Is the Park Service Billion-Phobic?

Last week's furor over the geologic age of the Grand Canyon and what park rangers supposedly can and can't say, along with putting trillions of electrons to work in the blogosphere and wasting quite a bit of time for an awful lot of people, also revealed that the National Park Service seems to be billion-phobic.
Yep, the agency struggles with the "b" word. At least when it comes to Grand Canyon National Park's web pages addressing the age of that big hole in the ground.
Skip over to the site's page of frequently asked questions and you'll see the following answer to the question of "How Old is the Canyon":

That's a tricky question. Although rocks exposed in the walls of the canyon are geologically quite old, the canyon itself is a fairly young feature. The oldest rocks at the canyon bottom are close to 2000 million years old. The canyon itself -- an erosional feature -- has formed only in the past five or six million years. Geologically speaking, Grand Canyon is very young.


And in addressing the ages of the rocks exposed in the canyon the park says this:

Although the oldest rocks at Grand Canyon (2000 million years old) are fairly old by any standard, the oldest rocks in the world are closer to 4000 million years old.

2000 million? 4000 million? Whatever happened to 2 billion and 4 billion?

I was so piqued by the missing "b" word that I contacted the folks at the Grand Canyon. The answer, according to park spokeswoman Maureen Oltrogge, is that most visitors are more comfortable dealing with millions of years, even if it's thousands of million, than with the concept of a billion years.
"A lot of the staff giving (interpretive) programs finds visitors have problems jumping from millions to billions," she told me. "These people deal with providing programs every day. This is the decision that they made to communicate with visitors."
Now, that answer might not sit well with everyone, myself included, as I'm much more comfortable in describing the geologic age of the Grand Canyon as around 2 billion years rather than 2000 million. And if you closely read the comments to my God, Geology and the Grand Canyon post, you know the park's use of 2000 million when enumerating the canyon's age did rile some viewers, largely conspiracy theorists who figured that the unusual math was intended by the NPS to dance a jig around science when it comes to the age of the canyon.

Millions and billions aside, if you want to see one of the best geologic time-lines for the Grand Canyon, skip over to this page at Chris Clarke's Creek Running North blog.

Comments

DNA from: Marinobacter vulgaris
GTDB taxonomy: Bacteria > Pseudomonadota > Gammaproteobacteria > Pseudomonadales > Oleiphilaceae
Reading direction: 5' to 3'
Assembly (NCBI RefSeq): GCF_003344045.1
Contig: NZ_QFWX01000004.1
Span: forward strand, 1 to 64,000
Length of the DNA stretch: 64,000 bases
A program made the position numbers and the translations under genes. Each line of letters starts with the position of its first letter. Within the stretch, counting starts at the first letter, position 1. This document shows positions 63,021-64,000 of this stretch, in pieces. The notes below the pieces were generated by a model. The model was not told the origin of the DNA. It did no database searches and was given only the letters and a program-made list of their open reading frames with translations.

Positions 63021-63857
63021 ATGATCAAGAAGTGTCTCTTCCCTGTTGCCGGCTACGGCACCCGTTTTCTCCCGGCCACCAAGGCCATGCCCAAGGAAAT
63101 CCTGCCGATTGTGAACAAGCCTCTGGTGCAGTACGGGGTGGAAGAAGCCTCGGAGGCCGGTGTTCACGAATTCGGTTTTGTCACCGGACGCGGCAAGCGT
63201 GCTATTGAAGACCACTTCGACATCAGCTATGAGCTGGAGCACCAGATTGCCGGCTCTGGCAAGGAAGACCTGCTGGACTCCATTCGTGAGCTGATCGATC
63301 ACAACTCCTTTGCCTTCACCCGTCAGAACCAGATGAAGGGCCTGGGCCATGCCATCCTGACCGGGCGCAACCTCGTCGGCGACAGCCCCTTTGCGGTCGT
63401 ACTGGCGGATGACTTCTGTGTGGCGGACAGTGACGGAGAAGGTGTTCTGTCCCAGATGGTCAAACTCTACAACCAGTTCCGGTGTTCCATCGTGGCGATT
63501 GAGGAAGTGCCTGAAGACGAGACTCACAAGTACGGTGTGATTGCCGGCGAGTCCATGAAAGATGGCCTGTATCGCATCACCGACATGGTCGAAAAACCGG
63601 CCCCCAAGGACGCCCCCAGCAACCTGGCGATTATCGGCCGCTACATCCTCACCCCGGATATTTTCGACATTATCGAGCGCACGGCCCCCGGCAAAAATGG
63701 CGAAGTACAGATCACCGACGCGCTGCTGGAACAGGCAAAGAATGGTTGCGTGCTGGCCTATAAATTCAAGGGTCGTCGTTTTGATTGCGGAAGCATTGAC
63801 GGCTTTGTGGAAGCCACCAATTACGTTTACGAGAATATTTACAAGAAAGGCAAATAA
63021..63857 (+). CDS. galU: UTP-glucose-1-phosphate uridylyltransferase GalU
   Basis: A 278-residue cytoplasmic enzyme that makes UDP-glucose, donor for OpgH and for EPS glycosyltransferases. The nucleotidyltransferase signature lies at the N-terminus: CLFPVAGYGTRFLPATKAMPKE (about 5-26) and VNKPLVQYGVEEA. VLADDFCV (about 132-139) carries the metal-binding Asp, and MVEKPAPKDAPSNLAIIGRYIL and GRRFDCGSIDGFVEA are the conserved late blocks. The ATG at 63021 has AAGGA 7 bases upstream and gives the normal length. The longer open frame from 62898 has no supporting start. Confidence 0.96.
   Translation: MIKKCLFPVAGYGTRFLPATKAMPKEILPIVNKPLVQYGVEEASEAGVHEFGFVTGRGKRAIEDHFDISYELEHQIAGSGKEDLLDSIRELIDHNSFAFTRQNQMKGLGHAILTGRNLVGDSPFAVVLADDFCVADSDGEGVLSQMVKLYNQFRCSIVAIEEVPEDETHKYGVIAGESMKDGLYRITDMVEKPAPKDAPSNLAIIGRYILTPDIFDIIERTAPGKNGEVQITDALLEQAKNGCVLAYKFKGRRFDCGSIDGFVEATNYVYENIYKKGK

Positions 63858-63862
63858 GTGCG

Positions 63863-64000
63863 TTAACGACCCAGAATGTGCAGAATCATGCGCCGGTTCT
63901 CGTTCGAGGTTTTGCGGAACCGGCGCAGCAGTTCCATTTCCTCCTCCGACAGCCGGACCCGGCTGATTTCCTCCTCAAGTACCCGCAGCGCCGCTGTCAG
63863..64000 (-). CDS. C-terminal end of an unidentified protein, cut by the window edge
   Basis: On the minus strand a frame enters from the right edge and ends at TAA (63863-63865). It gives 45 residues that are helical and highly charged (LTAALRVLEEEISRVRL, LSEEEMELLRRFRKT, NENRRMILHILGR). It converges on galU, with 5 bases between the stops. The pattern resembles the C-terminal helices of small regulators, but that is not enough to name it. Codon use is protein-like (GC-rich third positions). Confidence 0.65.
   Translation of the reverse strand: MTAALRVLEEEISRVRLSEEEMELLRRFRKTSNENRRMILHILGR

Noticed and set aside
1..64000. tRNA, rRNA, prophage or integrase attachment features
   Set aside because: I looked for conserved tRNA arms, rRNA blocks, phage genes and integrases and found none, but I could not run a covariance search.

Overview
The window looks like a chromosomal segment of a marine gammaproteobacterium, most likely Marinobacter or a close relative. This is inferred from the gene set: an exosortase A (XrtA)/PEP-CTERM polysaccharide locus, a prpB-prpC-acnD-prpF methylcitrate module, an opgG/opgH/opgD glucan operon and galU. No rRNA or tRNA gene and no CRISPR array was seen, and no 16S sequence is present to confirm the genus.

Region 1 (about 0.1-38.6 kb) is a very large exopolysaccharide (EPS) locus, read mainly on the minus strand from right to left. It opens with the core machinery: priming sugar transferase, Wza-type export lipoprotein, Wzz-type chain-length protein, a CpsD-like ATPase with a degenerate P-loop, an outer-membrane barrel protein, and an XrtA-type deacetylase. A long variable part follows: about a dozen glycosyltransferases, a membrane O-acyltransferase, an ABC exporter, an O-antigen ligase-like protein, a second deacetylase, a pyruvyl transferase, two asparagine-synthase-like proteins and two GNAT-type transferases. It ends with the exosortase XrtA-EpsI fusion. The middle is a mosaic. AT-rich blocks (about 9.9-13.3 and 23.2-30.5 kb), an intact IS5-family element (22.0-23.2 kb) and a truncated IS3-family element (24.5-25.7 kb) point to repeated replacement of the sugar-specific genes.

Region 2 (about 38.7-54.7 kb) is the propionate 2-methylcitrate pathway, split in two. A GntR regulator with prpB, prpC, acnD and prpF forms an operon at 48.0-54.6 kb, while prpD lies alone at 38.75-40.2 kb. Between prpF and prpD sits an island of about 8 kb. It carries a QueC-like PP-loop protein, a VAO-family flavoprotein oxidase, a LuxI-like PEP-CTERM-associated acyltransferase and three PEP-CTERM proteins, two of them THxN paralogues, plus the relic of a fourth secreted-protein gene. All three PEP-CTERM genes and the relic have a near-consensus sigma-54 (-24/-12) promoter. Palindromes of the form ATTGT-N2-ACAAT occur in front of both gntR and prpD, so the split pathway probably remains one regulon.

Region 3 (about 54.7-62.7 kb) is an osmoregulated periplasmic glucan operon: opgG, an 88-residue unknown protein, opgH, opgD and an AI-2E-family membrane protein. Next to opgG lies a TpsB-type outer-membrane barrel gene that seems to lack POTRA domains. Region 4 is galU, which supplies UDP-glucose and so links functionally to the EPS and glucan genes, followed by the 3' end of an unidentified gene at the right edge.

I wondered where I had seen the term "thousands of millions of years" and broke out "The Sculpturing of Zion" by geologist Wayne Hamilton, Ph.D. Appendix A: Time Scale for the Earth labels its axis "Thousands of millions (billions) of years ago". Then I did a search at Yahoo! for geology + "thousands of millions of years" and got hundreds of geology sites that use the term. I'm sure I've seen this in geology training, too. Thousands of millions. Billions. It's still a boatload (dare I say "arkload"?) of years and a lot more than 4000 or 6000.
Saying "2000 million years" makes it easier for people to compare with the 4 to 6 million year age of the canyon. Lots of people don't know how many millions a billion is.
Well I appreciate your call to the NPS. It is now even more clear that the website is catering to the religious right. I just wonder why you were so quick to defend them in your original posts. It is a well-known tactic of creationists to frame scientific data into a format which they can digest, regardless of whether they are correct in doing so. I understand that they are attempting to cater to "America" as a whole, but, in doing so, the NPS website has failed to follow the established directives... "The interpretive and educational treatment used to explain the natural processes and history of the Earth MUST be based on the best scientific evidence available, as found in scholarly sources that have stood the test of scientific peer review and criticism." I rest my case.
Ranger X, How do you expect to win the war against naive Christian thinking if you don't even give them the facts. The grand canyon is a wonderful example of how god does not exist, try not to spoil it with creationist rhetoric. And those people who "don't know how many millions a billion is" also have no idea how much a million is. So why even use numbers at all. Why not just say the canyon is as old as the earth, (using your logic) and that god created it when he took his first wee-wee.
The cosmologist, Stephen Hawking in his book A BRIEF HISTORY OF TIME routinely uses thousands of millions of years to describe ages and events within the history of the universe. Stating the age of the canyon in this way is not out of the ordinary. The manner in which Grand Canyon National Park states the age of the canyon on it's FAQ page is a non-issue that does not concern Creationism and the religious right. Don't make a big deal of it.
"The grand canyon is a wonderful example of how god does not exist, try not to spoil it with creationist rhetoric." I'll ignore your comma splice and focus instead on your juvenile attitude and silly assertions. First, why are you so angry? Really? And using war as a metaphor to describe the difference between scientific and religious thought? Tsk tsk. Where, specifically, in my post do you find "creationist rhetoric"? Finally, you are a fundamentalist just like those to whom you are diametrically opposed; god's existence, or lack thereof, cannot be proven. Both sides claim to have the "truth" and are intolerant of other views. In short, you are just like the creationists.